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Council of Europe involves civil society to accelerate initiatives on common migration policy

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Strasbourg, February 2009 By Ivanna Pinyak

The EU migration policy belongs to the so-called third pillar, so it refers to the competence of each Member State. However, the global cross-country human influx overtakes the national boundaries level and adds up to stronger arguments in favour of a common migration policy.

European countries have different migration traditions and history but one common reality. While the debates on the common migration policy in Europe gained a larger dimension and overspread the Europe of 27, the Council of Europe launched its further initiatives in this direction involving the civil society of 47.

First PACE public debates


June 24th, 2008, Parliamentary Assembly of the Counsil of Europe first organised wide public debates on migration and democracy in European States involving 40 NGOs and the European parliamentarians in Strasbourg.

The extended audience could have discussed before adoption of the 2 PACE documents: resolution 1617 “State of democracy in Europe. Measures to improve the democratic participation of migrants” and the recommendation 1840 “State of democracy in Europe. Specific challenges facing European democracies; the case of diversity and migration”.

The two reporters whose work served the basis of the above-mentioned documents called on the public to make no difference between immigrants no matter their country of origin: EU Member State or not. There should not be any “second” (from EU) or “third” (from non-EU) zones.

Civil society actors could have enriched the discussions on such key points, stated in the 2 documents, as: non-discrimination policy, wider information on other cultures, efforts to stop criminalising immigrants, but to get them easy access to health care education and justice in the adoption country. Another crucial issue was about orientation program, meant for immigrants who would often come from the countries with no democracy and respectively with no idea of the notion. An increased role of political parties and of the media in the migrants’ integration was particularly underlined.

Domains requiring international regulation and procedures

Particular agreements and procedures are highly required on the European and international levels with regards to minors, women, irregular migrants, refugees and other categories. Some progress is done, we must admit. Minor migrants now have status and are treated separately from adults. Migration is no longer a collective mass, but every case is treated individually.

However, further step is up to the national governments to assume their part of responsibility, as well as to cooperate with the other countries concerned. Then, the final objective should be the common coherent and exhaustive migration policy on the continent.

Croix_rouge.jpgCOE and Red Cross/Crescent societies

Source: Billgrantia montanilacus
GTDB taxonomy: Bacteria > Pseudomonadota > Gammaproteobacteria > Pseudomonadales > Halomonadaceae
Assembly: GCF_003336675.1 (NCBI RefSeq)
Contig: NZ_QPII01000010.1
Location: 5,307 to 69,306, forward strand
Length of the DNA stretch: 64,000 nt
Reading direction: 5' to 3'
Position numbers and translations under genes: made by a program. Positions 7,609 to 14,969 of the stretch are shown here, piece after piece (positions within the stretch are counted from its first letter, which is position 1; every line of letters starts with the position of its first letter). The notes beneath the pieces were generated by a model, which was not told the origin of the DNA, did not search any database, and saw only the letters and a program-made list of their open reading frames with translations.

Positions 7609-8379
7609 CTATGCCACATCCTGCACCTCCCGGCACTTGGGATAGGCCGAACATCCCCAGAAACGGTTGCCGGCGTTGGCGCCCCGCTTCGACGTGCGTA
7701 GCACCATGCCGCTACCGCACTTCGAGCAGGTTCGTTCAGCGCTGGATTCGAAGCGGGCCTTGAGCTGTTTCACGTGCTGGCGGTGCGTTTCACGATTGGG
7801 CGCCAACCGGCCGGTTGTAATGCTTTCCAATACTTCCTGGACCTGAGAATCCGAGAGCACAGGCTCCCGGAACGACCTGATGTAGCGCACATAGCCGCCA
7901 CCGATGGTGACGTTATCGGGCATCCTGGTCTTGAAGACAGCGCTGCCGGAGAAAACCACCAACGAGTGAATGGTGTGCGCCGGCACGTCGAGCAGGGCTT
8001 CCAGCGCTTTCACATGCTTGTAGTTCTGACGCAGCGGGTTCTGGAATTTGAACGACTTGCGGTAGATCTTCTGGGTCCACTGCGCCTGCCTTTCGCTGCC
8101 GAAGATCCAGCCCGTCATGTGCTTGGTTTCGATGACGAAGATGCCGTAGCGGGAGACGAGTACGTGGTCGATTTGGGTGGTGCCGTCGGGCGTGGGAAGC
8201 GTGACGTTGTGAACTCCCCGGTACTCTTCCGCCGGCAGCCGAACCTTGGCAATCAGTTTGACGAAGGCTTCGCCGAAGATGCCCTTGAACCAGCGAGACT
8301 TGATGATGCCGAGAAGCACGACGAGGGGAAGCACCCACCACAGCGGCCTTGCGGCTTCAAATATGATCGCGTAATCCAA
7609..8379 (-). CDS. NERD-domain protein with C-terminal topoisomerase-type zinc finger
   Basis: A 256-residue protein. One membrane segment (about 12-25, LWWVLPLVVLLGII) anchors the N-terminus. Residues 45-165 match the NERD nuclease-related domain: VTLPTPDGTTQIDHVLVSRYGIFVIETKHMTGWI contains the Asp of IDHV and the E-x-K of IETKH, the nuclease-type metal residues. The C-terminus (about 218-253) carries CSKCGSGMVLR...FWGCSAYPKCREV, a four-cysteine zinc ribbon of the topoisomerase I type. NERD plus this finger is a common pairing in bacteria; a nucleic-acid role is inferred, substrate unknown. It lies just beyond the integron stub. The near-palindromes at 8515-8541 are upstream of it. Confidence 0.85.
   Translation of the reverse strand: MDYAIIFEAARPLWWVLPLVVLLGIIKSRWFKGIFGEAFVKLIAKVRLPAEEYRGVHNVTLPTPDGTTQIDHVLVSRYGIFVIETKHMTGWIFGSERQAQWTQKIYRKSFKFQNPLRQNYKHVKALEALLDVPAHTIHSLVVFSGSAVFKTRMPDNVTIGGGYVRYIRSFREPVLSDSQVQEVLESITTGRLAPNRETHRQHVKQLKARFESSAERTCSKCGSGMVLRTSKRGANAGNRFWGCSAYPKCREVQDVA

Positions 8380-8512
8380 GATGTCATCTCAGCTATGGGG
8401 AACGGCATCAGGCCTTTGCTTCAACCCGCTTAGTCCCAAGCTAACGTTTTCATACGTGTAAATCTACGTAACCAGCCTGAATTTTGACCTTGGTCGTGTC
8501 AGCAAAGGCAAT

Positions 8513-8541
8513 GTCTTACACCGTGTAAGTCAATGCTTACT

As soon as the migration factor is a source of manipulation for certain political reasons, these are humanitarians who need to reinforce their efforts at the place.

Aware of this, the COE and the French Red Cross society co-organised a seminar on migration last week (on February 19-20th, 2009) in Strasbourg. The aim was to bring together humanitarian and political actors, as both of them represent an important axe of work of the European committee on migration of the COE. The 2-day seminar focused on 2 extremely sensitive issues, such as family reunification of unaccompanied minor migrants and force return of migrants to their country of origin.

Corien Jonker, Chair of the PACE Committee on Migration, Refugees and Population, said “the clash between reception and return is deepening in our member states, especially in the context of the current economic crisis”. So, she expressed a need of “a sound and realistic return policy overall in Europe”. Maud de Boer-Buquicchio, Deputy Secretary General of the Council of Europe, proposed to synthesize the Council’s appropriate arsenal to serve as "model agreement" for countries regarding the reception and return of unaccompanied minors.

The representatives of the French Red Cross society want such a meeting to contribute into the common migration policy. So does COE. Mike Hancock, the British parliamentarian to the PACE, has shown himself “controversial” as encouraging everybody to be precise in discussions: who, when and how should be doing in the return country after the migrants forced return to get those people a proper care and integration.

Representatives of many countries facing the migration problems could have worked together in workshops. Some countries don’t have to tackle these problems so far, but cannot be sure for the future. Members of Estonian Red Cross society, for example, explained, they came to the seminar, because “in our globalised world their country might have to face the migration problem in a couple of years, so, it’s better to anticipate”.



Statistics is there –8,8% migrants in Europe! In France, for instance, every 8th citizen has one foreign parent or grand-parent. The number of international migrants is rising faster than the world population of which it represents nearly 3%, said Jean François Mattéi, President of the French Red Cross. According to him, put together, those 3% would virtually form the 5th biggest country in the world. 30 to 40 million migrants or 15 to 20% of the world migrant population are in an illegal situation.

The migration potential today is extraordinary and should be wisely managed for constructive purposes. So, better start to include people Instead of excluding them.

Picture 1 : L’Europe devant l’immigration. Plantu, Le Monde du 21 juin 2003

Picture 2 : Cimade - Carte de la rétention en Europe

Picture 4 : Le Monde diplomatique, Alain Morice, Mars 2004